The focused inspections are part of a concerted programme of action by Ofsted to establish why children in some parts of the country have a much lower chance of attending a good or better school than their peers in other similar areas.
The schools were inspected during the focused inspection period 9–20 September, including: 23 primary schools; seven secondary schools; one community special school; and two pupil referral units (PRUs). The schools were all due for inspection by the end of this academic year.
During the inspections, Ofsted also gathered information on the use, quality and impact of local authority support for school improvement by asking three additional key questions of headteachers and governors.
The letter to Suffolk County Council will be published on the Ofsted website at 08:00 on Thursday 7 November.
Ofsted announced the first wave of focused school inspections across local authority areas, where children are being denied the standard of education they deserve, on 17 January 2013. The press release is available on the Ofsted website.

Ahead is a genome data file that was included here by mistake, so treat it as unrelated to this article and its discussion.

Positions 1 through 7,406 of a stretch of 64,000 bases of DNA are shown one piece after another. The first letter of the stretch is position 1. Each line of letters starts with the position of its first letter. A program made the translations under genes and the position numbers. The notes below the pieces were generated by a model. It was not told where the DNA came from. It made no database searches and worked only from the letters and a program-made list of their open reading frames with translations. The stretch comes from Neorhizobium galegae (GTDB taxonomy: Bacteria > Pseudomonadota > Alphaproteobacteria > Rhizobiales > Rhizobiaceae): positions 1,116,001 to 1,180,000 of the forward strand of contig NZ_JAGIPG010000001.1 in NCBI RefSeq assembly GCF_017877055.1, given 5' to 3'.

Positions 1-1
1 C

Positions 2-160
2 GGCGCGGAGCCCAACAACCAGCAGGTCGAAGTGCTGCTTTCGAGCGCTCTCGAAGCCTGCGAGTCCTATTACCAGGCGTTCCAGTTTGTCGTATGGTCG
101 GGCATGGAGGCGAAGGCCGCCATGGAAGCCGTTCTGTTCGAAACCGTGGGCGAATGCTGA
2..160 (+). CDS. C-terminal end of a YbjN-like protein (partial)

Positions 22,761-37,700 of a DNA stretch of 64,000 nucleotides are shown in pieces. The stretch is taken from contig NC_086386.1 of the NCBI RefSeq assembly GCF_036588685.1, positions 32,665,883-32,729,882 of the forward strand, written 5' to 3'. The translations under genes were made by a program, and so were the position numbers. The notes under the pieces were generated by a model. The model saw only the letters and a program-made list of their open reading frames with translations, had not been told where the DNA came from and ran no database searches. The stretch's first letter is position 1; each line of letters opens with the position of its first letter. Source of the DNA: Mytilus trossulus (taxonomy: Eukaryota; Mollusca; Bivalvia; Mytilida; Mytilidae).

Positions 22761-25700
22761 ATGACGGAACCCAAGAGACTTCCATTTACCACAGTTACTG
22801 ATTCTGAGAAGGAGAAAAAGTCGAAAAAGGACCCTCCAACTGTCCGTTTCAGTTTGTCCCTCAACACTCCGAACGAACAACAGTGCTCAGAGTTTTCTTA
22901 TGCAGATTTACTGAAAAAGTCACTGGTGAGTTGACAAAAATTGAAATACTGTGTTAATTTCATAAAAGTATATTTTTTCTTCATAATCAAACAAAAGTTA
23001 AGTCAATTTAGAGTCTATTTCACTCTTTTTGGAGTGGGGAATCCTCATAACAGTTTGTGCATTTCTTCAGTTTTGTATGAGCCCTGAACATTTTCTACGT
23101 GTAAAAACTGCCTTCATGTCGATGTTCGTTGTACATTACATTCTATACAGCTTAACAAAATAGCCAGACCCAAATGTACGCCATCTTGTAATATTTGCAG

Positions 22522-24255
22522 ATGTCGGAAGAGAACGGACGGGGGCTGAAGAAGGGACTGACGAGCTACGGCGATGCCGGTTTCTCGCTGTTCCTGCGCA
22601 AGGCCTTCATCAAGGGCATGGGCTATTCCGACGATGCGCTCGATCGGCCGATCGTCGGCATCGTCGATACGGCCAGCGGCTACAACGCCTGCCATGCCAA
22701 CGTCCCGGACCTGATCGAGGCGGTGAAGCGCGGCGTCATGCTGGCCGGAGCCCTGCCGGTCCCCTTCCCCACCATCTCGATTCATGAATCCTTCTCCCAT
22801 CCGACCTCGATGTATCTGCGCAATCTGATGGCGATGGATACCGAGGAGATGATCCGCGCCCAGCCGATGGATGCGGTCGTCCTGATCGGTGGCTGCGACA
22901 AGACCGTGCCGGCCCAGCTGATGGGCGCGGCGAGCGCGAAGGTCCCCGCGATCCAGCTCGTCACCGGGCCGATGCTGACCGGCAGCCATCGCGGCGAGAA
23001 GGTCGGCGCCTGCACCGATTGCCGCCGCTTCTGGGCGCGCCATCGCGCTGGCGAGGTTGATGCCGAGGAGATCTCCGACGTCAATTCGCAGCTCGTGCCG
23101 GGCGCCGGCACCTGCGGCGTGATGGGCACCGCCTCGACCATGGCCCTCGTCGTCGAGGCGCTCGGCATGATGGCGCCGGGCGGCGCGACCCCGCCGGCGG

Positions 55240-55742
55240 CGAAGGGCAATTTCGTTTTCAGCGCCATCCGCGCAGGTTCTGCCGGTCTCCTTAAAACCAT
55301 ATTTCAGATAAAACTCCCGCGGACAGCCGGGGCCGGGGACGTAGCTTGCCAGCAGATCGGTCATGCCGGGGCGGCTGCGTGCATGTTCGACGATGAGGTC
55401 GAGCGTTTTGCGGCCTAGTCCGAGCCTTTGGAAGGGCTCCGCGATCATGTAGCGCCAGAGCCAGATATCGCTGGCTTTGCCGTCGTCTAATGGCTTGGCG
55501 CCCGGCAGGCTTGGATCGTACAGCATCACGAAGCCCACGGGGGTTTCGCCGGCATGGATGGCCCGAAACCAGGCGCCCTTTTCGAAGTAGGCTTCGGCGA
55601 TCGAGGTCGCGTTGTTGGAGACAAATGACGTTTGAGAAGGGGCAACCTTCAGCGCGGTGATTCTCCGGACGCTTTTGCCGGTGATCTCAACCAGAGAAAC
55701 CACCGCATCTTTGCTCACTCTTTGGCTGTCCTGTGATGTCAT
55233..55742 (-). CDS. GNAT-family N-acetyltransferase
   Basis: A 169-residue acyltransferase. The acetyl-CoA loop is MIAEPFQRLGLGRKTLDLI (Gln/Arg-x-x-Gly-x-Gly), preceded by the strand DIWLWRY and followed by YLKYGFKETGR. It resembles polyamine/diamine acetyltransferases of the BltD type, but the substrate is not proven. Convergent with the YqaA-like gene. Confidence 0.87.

Local authority areas were selected for the focused school inspection programme that took place during the spring 2013 term on the basis of the relative proportion of children attending good or better primary schools, as set out in the last Ofsted Annual Report, and Ofsted data on the proportion of children attending good or better secondary schools, as well as any relevant inspection evidence gathered during the autumn 2012 term. These are standard section 5 inspections, which were scheduled to take place this academic year and include all types of schools – although the majority will be primary schools.
The most recent published data shows that in Suffolk, 30% of primary schools are not yet ‘good’.